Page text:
51 Matching Annotations
  1. May 2024
    1. This article does not get into the detailed pros and cons of the Docker daemon process.  There is much to be said in favor of this approach and I can see why, in the early days of Docker, it made a lot of sense.  Suffice it to say that there were several reasons why Docker users were concerned about this approach as usage went up. To list a few: A single process could be a single point of failure. This process owned all the child processes (the running containers). If a failure occurred, then there were orphaned processes. Building containers led to security vulnerabilities. All Docker operations had to be conducted by a user (or users) with the same full root authority.
    1. Personally I’m not a fan of running migrations in an ENTRYPOINT script.I think it’s best suited to run this separately as part of your deploy process
  2. Feb 2024
    1. What happens to the page layout now that the book is beingused as a container for many discrete pieces of information, ratherthan for a single, continuous narrative?

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  3. Mar 2023
    1. Let Docker manage the storage of your database data by writing the database files to disk on the host system using its own internal volume management. This is the default and is easy and fairly transparent to the user. The downside is that the files may be hard to locate for tools and applications that run directly on the host system, i.e. outside containers. Create a data directory on the host system (outside the container) and mount this to a directory visible from inside the container. This places the database files in a known location on the host system, and makes it easy for tools and applications on the host system to access the files. The downside is that the user needs to make sure that the directory exists, and that e.g. directory permissions and other security mechanisms on the host system are set up correctly.
  4. Feb 2023
    1. On Ahrens' shipping container analogy to the zettelkasten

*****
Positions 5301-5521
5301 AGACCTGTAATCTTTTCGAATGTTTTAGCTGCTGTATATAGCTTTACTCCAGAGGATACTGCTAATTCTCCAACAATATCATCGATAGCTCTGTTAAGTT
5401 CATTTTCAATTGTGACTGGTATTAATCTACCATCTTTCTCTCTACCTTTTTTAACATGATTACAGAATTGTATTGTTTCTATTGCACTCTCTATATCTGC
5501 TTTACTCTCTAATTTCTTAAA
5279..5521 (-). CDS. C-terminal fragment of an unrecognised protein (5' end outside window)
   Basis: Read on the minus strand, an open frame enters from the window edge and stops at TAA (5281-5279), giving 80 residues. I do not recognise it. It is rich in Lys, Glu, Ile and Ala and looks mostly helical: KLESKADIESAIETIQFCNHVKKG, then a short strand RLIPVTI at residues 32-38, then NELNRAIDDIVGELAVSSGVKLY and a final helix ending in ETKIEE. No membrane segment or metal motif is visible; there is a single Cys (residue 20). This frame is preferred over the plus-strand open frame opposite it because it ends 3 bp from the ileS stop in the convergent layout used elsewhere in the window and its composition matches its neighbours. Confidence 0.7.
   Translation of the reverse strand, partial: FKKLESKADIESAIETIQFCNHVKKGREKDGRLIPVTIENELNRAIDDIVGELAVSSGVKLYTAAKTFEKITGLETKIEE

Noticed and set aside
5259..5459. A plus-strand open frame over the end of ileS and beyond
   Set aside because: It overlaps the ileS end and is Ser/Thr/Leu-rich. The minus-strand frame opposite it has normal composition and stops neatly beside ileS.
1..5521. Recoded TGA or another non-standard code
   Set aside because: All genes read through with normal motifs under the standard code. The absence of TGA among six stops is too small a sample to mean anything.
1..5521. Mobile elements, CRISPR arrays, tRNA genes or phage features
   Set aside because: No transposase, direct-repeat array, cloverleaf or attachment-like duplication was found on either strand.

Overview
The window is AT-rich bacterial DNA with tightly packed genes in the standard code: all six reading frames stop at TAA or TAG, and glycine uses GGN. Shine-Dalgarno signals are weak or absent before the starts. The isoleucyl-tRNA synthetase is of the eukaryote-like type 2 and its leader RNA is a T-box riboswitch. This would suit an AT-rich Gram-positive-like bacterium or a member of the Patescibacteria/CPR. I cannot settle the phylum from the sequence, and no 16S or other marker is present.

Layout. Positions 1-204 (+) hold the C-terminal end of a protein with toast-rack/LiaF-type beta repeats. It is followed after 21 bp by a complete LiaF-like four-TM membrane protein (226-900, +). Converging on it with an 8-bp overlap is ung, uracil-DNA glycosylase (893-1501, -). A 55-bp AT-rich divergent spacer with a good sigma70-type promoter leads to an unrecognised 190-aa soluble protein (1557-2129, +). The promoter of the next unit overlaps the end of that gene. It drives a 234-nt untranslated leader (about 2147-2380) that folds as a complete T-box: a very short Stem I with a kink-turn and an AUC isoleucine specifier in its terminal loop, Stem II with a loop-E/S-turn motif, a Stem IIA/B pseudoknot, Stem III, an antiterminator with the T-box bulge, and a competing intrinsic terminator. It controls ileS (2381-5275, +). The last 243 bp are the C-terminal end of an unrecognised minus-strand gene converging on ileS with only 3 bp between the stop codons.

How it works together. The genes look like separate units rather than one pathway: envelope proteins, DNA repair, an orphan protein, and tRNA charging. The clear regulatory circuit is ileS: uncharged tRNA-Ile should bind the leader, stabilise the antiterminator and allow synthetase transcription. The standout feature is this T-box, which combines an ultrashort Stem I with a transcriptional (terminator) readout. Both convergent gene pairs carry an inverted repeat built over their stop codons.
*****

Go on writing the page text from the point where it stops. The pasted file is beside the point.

@ZettelDistraction said Perhaps the shipping hub is a better analogy for the Zettelkasten than the shipping container (Ahrens, 40).

      We should be careful to separate the ideas of analogy and metaphor. Analogies are usually more direct and well-defined in scope.

      While there's an apt and direct correlation between shipping containers and zettelkasten as boxes, Ahrens was making the analogy with respect to the shift that shipping containers made to the overall system:

      shipping containers : shipping industry and globalism :: zettelkasten : thinking and writing/content creation

      As with many analogies, stretching it the way one might stretch metaphors isn't usually fruitful or even possible.

      In hindsight, we know why they failed: The ship owners tried to integrate the container into their usual way of working without changing the infrastructure and their routines. They tried to benefit from the obvious simplicity of loading containers onto ships without letting go of what they were used to.

      He's saying one needs to consider how one's note taking method fits into their work in a more integrative way. Without properly integrating it into one's workflow seamlessly the system will fail. This is also one of the most difficult problems many zettelkasten aspirants have. In addition to creating a zettelkasten, they're often also simultaneously trying to integrate new (digital) tools into their process at the same time and they get distracted by them rather than focusing on the move to increasing writing/creating and creativity overall (globalism).

      To focus on Ahrens' analogy a bit, if Obsidian, for example, is your "ship", is it as custom built for your specific purpose the way a container ship would be for a cargo container? Might you be better off with something like The Archive, ZKN3, or simple index cards that help to limit you to only do the function you want rather than all the other possible functions (wiki, blog, to do list, calendar, journal, kanban, etc.)? Obsidian and many other applications can be a proverbial row boat, a yacht, a tugboat, a steamer, a cruise ship, and even a warship in addition to a container ship, so one has to be extra careful how they choose to use it.